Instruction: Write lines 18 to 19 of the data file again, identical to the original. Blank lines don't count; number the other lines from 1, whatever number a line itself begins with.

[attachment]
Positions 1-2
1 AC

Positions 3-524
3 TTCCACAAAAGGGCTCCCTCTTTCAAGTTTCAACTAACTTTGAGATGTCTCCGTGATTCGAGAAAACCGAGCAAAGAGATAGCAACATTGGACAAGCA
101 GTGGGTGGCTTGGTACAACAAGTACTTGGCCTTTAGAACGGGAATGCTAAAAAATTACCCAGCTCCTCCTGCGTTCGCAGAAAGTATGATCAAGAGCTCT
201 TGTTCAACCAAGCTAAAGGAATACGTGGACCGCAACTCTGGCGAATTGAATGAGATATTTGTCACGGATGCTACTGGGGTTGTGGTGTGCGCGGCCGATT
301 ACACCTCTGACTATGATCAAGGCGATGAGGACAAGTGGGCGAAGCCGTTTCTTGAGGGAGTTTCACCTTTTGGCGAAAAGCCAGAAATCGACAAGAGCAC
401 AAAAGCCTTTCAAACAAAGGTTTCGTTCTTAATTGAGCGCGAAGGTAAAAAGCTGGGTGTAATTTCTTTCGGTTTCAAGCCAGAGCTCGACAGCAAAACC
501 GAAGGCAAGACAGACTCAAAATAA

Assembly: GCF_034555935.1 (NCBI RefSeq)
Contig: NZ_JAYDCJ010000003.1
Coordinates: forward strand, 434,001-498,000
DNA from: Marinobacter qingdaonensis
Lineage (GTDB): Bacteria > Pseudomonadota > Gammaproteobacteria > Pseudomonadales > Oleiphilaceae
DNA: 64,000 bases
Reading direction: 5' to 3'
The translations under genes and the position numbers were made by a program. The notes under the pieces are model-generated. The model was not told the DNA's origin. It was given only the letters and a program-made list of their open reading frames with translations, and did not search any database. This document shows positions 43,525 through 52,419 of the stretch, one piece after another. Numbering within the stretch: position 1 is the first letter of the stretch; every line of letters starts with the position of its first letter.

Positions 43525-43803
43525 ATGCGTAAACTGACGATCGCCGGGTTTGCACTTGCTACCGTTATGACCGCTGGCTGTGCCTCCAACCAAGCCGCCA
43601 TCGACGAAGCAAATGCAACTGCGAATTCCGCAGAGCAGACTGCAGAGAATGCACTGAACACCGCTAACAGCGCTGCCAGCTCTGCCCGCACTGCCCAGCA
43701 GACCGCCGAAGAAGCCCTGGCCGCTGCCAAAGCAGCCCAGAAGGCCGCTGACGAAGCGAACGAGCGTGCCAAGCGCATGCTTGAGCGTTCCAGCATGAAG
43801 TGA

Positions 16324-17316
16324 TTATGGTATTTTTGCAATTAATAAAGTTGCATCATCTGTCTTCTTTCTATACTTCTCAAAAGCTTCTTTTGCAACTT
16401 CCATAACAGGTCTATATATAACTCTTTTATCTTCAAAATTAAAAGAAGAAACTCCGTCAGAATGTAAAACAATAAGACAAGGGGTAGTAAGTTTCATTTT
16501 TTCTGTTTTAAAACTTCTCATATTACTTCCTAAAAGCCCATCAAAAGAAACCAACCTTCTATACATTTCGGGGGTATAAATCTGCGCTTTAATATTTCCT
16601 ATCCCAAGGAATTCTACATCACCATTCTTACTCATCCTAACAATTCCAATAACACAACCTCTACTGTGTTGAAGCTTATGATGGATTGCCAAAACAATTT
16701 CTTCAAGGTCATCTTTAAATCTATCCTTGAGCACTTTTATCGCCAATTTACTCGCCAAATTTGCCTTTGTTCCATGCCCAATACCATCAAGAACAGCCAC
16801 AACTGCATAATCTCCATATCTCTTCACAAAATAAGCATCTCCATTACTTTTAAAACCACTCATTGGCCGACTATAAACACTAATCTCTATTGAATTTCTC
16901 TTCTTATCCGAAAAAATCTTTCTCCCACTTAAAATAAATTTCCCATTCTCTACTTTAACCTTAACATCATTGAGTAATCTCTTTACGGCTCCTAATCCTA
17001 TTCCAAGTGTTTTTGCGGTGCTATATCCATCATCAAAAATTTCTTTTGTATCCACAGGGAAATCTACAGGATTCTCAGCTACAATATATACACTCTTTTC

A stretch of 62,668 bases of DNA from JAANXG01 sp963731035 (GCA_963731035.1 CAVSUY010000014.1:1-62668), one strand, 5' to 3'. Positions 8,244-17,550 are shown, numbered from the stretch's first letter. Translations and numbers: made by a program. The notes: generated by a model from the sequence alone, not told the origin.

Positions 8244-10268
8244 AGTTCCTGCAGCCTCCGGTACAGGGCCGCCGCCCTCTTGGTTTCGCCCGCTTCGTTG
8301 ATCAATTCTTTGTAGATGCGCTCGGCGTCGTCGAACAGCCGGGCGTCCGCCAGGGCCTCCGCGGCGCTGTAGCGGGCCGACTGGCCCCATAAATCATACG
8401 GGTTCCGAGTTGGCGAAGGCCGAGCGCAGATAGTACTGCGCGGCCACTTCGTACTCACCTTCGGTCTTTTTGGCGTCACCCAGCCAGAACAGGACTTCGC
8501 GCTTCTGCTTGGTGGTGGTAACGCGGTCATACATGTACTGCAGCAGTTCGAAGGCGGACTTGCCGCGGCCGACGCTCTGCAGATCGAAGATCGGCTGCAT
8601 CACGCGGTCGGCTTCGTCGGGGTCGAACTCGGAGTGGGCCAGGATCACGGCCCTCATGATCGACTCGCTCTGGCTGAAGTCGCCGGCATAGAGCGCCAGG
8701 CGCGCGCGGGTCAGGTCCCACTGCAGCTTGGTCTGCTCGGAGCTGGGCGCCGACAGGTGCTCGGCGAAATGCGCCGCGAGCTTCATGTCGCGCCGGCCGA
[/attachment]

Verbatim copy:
Positions 43525-43803
43525 ATGCGTAAACTGACGATCGCCGGGTTTGCACTTGCTACCGTTATGACCGCTGGCTGTGCCTCCAACCAAGCCGCCA